• Wi-Fi:  Without the appropriate design and configuration, Wi-Fi provides hackers with an entry point through which to mount attacks on other guests and any connected network or physical system.
  • Ransomware: The primary purpose of a ransomware attack is to deny the target’s access to sensitive information in order to blackmail them for financial gain. 
  • Digital door locks: A vulnerability was found in one of the most widely used digital lock systems. The attack became so popular it was used in the TV show Mr Robot, while also appeared in numerous YouTube videos.

Statista’s research found that the food and hospitality industries, on average, spent significantly less on cybersecurity than the other eleven sectors surveyed. The graphic below demonstrates the startling disparity with other industries. 

Trustwave’s 2018 Global Security Report identified hospitality as one of three industries particularly vulnerable to payment card breaches, while the 2019 version found that it had the third largest share of incidents across all sectors. The hotel industry has been slow to invest in IT security due to two popular myths:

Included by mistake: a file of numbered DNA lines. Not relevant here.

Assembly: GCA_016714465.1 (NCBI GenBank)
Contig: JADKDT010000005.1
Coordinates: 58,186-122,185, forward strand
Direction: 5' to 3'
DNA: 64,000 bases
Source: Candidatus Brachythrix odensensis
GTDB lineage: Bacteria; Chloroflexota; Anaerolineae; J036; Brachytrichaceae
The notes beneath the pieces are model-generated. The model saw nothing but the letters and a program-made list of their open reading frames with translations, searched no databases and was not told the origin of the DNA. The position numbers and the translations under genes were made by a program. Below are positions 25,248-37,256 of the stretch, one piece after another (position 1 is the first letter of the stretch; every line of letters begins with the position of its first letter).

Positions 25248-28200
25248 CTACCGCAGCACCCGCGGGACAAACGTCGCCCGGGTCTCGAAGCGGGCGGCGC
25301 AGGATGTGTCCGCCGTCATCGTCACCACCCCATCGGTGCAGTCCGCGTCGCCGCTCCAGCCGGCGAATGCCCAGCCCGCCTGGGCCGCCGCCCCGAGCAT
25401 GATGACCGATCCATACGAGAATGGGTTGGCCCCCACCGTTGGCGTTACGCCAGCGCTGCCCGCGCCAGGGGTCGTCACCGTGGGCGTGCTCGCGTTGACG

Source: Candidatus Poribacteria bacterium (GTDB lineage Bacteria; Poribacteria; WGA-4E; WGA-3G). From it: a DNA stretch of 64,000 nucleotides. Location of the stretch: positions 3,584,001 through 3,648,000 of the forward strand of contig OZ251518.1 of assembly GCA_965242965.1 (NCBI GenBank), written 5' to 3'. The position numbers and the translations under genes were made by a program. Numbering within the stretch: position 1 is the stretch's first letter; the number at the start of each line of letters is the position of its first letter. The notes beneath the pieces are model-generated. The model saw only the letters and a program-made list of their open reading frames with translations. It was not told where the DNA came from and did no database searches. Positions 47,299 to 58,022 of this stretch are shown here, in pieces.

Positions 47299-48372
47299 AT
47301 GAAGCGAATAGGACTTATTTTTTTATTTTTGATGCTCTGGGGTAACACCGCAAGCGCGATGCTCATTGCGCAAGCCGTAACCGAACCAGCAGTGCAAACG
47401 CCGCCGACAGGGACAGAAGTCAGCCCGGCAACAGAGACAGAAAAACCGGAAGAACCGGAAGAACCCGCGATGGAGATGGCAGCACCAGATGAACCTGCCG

Good security practices cannot be implemented without sacrificing good service. Increased cyber awareness means that guests value and actively look for signs that their data and devices are being well protected. This enhanced feeling of safety now adds to the guest experience. Good, demonstrable security measures and policies are now a fundamental component of a good service. This is especially true of high-value and high-threat individuals.

Greater profits can be made by saving on investment in cybersecurity. Perhaps once true, but this is no longer an excuse. New GDPR rules allow regulators to fine an organisation up to 4% of its annual revenue for poor cybersecurity practices, which is significant for any business. Loss of revenue through regulatory fines, legal action and reputational damage are all at stake.

What can be done?